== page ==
Testosterone starts to dip by 1% every year after you reach the 30th benchmark. Lowered testosterone is tied to the decrease in muscle mass, memory, stamina, vitality, libido, and concentration.
This has a great effect on men’s mental health, potentially leading to depression and significantly increasing the risk of Coronary Artery Disease (CAD). Treatments are available to combat the drop in testosterone levels.
Talk to your doctor about your next steps if you notice a decrease in your quality of life after age 30.
4. Assess your risk of coronary disease
Discuss your risk of coronary heart disease with your doctor. Is there any type of familial predisposition that raises your chances?
Do you know of any relatives that have died due to coronary disease? What are your cholesterol levels? Your doctor will address all your concerns and give you proper guidelines on how to avoid the disease.
When it comes to being proactive about your wellbeing or just not suffering from a health issue, trying to “walk it off” doesn’t make a whole lot of sense. Especially when we as men pride ourselves on being able to fix things. Why is our health any different?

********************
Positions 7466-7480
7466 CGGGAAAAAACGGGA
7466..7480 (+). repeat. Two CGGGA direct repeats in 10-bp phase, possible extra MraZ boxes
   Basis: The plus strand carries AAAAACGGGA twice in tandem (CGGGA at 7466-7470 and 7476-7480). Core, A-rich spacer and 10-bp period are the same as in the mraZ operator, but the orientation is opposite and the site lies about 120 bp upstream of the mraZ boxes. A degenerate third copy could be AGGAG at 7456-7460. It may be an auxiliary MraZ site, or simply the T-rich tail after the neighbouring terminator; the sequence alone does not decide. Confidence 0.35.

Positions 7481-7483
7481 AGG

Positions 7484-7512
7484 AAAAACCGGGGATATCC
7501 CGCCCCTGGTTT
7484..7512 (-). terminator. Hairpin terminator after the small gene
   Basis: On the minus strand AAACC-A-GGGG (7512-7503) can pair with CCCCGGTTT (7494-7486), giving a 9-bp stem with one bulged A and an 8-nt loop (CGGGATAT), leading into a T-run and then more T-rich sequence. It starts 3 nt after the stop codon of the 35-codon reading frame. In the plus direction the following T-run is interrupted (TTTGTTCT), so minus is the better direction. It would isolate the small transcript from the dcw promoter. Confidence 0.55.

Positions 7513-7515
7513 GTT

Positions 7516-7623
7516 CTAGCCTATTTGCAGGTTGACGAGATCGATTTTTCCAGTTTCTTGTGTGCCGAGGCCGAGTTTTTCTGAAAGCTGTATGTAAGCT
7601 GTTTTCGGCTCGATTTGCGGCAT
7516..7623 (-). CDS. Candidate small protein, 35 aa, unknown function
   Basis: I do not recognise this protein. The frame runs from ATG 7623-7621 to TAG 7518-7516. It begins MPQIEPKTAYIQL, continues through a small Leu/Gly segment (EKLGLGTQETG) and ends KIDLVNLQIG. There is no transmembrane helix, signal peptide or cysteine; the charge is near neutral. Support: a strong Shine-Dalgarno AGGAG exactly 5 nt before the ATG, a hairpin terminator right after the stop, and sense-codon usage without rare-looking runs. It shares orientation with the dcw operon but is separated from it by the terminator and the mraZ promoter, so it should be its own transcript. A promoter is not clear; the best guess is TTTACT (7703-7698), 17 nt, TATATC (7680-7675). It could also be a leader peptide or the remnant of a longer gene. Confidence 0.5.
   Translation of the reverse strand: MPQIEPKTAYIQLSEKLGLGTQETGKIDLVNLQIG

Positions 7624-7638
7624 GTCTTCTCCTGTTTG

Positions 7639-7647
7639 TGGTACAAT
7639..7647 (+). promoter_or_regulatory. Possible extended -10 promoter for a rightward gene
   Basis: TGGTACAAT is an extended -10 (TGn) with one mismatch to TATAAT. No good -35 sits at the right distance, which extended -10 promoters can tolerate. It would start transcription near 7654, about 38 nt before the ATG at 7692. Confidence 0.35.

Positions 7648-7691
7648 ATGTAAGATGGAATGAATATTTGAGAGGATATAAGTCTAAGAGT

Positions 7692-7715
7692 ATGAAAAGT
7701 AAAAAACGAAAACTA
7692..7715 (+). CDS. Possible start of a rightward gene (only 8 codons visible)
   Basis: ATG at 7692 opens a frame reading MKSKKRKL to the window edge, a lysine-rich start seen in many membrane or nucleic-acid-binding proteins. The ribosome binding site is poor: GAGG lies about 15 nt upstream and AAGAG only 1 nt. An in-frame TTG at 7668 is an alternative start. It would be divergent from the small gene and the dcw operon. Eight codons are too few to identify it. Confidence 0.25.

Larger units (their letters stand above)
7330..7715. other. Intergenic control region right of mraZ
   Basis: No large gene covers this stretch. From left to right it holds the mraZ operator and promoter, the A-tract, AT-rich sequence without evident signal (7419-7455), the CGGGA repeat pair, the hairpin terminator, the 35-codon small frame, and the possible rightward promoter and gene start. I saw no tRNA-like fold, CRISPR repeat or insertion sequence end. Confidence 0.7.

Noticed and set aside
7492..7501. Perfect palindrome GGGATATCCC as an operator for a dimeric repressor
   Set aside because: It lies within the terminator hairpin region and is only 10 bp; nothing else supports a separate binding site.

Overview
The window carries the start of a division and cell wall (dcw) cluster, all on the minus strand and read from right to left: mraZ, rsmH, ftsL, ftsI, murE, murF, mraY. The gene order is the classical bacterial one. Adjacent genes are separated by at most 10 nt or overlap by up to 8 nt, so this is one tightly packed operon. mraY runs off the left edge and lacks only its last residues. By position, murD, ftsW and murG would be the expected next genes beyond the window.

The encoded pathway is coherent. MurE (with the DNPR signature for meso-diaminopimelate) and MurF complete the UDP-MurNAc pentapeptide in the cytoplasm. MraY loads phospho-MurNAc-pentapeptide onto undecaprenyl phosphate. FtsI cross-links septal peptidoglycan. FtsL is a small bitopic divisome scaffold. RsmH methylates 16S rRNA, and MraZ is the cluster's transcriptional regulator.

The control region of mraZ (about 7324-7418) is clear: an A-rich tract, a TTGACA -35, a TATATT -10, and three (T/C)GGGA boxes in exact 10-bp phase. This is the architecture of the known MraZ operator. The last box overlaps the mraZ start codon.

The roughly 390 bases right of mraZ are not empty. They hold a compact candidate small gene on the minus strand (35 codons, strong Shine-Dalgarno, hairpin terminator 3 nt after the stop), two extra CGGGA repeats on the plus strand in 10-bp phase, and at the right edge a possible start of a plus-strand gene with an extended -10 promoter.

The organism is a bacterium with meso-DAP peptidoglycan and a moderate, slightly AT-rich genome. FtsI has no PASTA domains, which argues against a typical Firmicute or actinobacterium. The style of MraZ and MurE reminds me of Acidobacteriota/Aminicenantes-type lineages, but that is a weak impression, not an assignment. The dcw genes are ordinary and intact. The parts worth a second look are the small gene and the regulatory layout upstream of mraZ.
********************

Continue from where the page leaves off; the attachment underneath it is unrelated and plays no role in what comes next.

Sure, some conversations about your health may be uncomfortable as well as following the doctor’s orders, but “man up”, right? Plus, if you have a family, adding more years to your life will give you extra time to spend with them.
At Quotacy, we understand the importance of being able to provide for your loved ones, which is why it’s so important to have a life insurance policy in place to protect your family’s future. Especially if they rely on your income.
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About the writer
Director of Creative Strategy
Greg is Quotacy’s Director of Creative Strategy. He has an eclectic past from working on movie scripts to creating ad campaigns for major brands. His love of creative solutions drove him to strategy, and he now uses his powers to help families protect their loved ones. Outside of work, Greg spends his time off the grid hunting, fishing, camping, biking, hiking, and walking his dogs.